Informed consent

When client treatment involves a continued review or participation by a treatment team, the client will be informed of the team’s existence and composition, information being shared, and the purposes of sharing such information. B. 3. c. Confidential Settings Counselors discuss confidential information only in settings in which they can reasonably ensure client privacy. B. 3. d. Third-Party Payers Counselors disclose information to third-party payers only when clients have authorized such disclosure.

B. 3. e. Transmitting Confidential Information Counselors take precautions to ensure the confidentiality of information transmitted through the use of computers, electronic mail, facsimile machines, telephones, voicemail, answering machines, and other electronic or computer technology. (See A. 12. g. ) B. 3. f. Deceased Clients Counselors protect the confidentiality of deceased clients, consistent with legal requirements and agency or setting policies. B. 4. Groups and Families B. 4. a. Group Work In group work, counselors clearly explain the importance and parameters of confidentiality for the specific group being entered. B. 4. b.

Couples and Family Counseling In couples and family counseling, counselors clearly define who is considered “the client” and discuss expectations and limitations of confidentiality. Counselors seek agreement and document in writing such agreement among all involved parties having capacity to give consent concerning each individual’s right to confidentiality and any obligation to preserve the confidentiality of information known. B. 5.

Clients Lacking Capacity to Give Informed Consent B. 5. a. Responsibility to Clients When counseling minor clients or adult clients who lack the capacity to give voluntary, informed consent, counselors protect the confidentiality of information received in the counseling relationship as specified by federal and state laws, written policies, and applicable ethical standards. B. 5. b. Responsibility to Parents and Legal Guardians Counselors inform parents and legal guardians about the role of counselors and the confidential nature of the counseling relationship. Counselors are sensitive to the cultural diversity of families and respect the inherent rights and responsibilities of parents/guardians over the welfare of their children/charges according to law.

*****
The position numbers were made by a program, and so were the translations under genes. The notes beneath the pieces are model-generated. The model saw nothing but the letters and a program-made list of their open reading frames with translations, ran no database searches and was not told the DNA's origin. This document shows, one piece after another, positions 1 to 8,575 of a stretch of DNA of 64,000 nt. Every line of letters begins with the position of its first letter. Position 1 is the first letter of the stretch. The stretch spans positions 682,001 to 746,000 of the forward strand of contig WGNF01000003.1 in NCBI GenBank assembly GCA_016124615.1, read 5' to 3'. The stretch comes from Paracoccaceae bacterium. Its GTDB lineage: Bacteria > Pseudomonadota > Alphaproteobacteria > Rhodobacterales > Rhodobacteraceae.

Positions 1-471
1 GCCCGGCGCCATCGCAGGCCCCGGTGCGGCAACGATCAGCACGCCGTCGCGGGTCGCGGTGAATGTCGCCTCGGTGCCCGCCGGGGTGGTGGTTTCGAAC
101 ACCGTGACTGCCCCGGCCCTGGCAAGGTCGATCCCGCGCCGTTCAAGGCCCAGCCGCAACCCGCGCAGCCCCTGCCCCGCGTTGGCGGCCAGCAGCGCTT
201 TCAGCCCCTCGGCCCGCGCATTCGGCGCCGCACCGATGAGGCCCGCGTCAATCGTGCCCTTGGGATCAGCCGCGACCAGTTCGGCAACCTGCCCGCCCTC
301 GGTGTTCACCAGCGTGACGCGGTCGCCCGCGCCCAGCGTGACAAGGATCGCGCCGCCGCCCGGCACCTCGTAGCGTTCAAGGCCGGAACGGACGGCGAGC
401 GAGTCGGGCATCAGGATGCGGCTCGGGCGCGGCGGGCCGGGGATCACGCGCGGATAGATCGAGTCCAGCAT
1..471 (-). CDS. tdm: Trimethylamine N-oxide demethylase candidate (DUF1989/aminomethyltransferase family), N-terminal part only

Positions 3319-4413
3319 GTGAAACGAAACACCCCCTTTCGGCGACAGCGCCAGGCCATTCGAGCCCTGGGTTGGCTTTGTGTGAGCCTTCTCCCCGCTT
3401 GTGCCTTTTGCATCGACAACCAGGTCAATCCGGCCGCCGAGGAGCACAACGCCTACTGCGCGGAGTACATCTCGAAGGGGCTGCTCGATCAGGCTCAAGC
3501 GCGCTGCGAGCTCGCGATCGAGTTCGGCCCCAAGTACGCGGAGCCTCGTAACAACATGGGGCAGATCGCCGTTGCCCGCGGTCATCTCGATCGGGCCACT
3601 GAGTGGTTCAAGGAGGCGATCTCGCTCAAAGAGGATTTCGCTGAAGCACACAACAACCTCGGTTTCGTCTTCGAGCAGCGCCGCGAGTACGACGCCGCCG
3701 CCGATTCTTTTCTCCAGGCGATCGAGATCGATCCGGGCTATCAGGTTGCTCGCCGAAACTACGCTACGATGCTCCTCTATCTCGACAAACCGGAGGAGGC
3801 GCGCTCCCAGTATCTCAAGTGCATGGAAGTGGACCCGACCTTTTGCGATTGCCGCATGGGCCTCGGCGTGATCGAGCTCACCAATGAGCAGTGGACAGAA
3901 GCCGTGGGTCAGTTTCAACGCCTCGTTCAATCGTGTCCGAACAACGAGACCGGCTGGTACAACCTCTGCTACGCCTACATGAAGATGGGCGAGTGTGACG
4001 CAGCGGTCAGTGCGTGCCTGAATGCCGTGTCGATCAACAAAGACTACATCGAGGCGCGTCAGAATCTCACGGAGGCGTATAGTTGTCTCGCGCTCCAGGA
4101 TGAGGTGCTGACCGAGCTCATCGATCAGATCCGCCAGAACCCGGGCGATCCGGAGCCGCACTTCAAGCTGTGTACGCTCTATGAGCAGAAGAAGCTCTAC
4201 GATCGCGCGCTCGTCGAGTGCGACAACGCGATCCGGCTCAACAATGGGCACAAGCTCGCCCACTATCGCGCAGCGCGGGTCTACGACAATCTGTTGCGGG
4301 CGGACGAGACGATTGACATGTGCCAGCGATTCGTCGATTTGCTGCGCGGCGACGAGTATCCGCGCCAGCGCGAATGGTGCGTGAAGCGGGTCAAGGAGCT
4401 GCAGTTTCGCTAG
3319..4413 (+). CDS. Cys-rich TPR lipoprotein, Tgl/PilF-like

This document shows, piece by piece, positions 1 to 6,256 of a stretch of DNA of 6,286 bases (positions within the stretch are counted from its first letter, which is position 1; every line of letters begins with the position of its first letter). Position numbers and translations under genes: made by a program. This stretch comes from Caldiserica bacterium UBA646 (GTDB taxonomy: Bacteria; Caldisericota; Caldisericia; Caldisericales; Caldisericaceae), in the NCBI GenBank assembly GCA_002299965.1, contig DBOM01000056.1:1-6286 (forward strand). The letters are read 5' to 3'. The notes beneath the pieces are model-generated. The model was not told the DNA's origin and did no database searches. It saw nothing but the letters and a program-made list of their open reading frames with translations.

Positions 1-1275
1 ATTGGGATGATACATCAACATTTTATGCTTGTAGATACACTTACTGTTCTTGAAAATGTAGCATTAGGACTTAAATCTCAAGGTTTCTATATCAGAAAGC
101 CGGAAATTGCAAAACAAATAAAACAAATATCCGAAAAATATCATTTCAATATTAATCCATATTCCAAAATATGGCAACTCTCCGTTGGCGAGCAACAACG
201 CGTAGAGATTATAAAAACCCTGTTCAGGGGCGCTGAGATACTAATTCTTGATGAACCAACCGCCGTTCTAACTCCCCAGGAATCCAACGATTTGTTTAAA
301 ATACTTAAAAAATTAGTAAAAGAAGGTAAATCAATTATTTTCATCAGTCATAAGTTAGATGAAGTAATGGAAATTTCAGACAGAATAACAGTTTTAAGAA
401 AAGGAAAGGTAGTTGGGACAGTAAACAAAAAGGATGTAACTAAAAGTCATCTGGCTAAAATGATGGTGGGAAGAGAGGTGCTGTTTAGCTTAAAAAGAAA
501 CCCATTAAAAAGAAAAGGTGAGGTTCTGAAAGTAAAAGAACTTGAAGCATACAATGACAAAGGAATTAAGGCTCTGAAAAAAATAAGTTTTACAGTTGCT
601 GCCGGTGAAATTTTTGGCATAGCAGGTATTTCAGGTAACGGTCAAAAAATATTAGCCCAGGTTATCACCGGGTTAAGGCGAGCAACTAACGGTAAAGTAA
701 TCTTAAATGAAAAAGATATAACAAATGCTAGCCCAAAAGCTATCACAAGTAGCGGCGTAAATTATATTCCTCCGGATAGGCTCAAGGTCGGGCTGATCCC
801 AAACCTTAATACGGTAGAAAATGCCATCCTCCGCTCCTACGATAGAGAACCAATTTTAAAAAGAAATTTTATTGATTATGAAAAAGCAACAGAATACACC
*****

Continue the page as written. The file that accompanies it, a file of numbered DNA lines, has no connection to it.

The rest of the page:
Counselors work to establish, as appropriate, collaborative relationships with parents/guardians to best serve clients. B. 5. c. Release of Confidential Information When counseling minor clients or adult clients who lack the capacity to give voluntary consent to release confidential information, counselors seek permission from an appropriate third party to disclose information. In such instances, counselors inform clients consistent with their level of understanding and take culturally appropriate measures to safeguard client confidentiality. B. 6. Records B. 6. a. Confidentiality of Records.

Counselors ensure that records are kept in a secure location and that only authorized persons have access to records. B. 6. b. Permission to Record Counselors obtain permission from clients prior to recording sessions through electronic or other means. B. 6. c. Permission to Observe Counselors obtain permission from clients prior to observing counseling sessions, reviewing session transcripts, or viewing recordings of sessions with supervisors, faculty, peers, or others within the training environment.

B. 6. d. Client Access Counselors provide reasonable access to records and copies of records when requested by competent clients. Counselors limit the access of clients to their records, or portions of their records, only when there is compelling evidence that such access would cause harm to the client. Counselors document the request of clients and the rationale for withholding some or all of the record in the files of clients. In situations involving multiple clients, counselors provide individual clients with only those parts of records that related directly to them and do not include confidential information related to any other client. B. 6. e. Assistance With Records.

When clients request access to their records, counselors provide assistance and consultation in interpreting counseling records. B. 6. f. Disclosure or Transfer Unless exceptions to confidentiality exist, counselors obtain written permission from clients to disclose or transfer records to legitimate third parties. Steps are taken to ensure that receivers of counseling records are sensitive to their confidential nature. (See A. 3. , E. 4. ) B. 6. g. Storage and Disposal After Termination Counselors store records following termination of services to ensure reasonable future access, maintain records in accordance with state and federal statutes governing records, and dispose of client records and other sensitive materials in a manner that protects client confidentiality.

When records are of an artistic nature, counselors obtain client (or guardian) consent with regard to handling of such records or documents. (See A. 1. b. ) B. 6. h. Reasonable Precautions Counselors take reasonable precautions to protect client confidentiality in the event of the counselor’s termination of practice, incapacity, or death. (See C. 2. h. ) B. 7. Research and Training B. 7. a. Institutional Approval.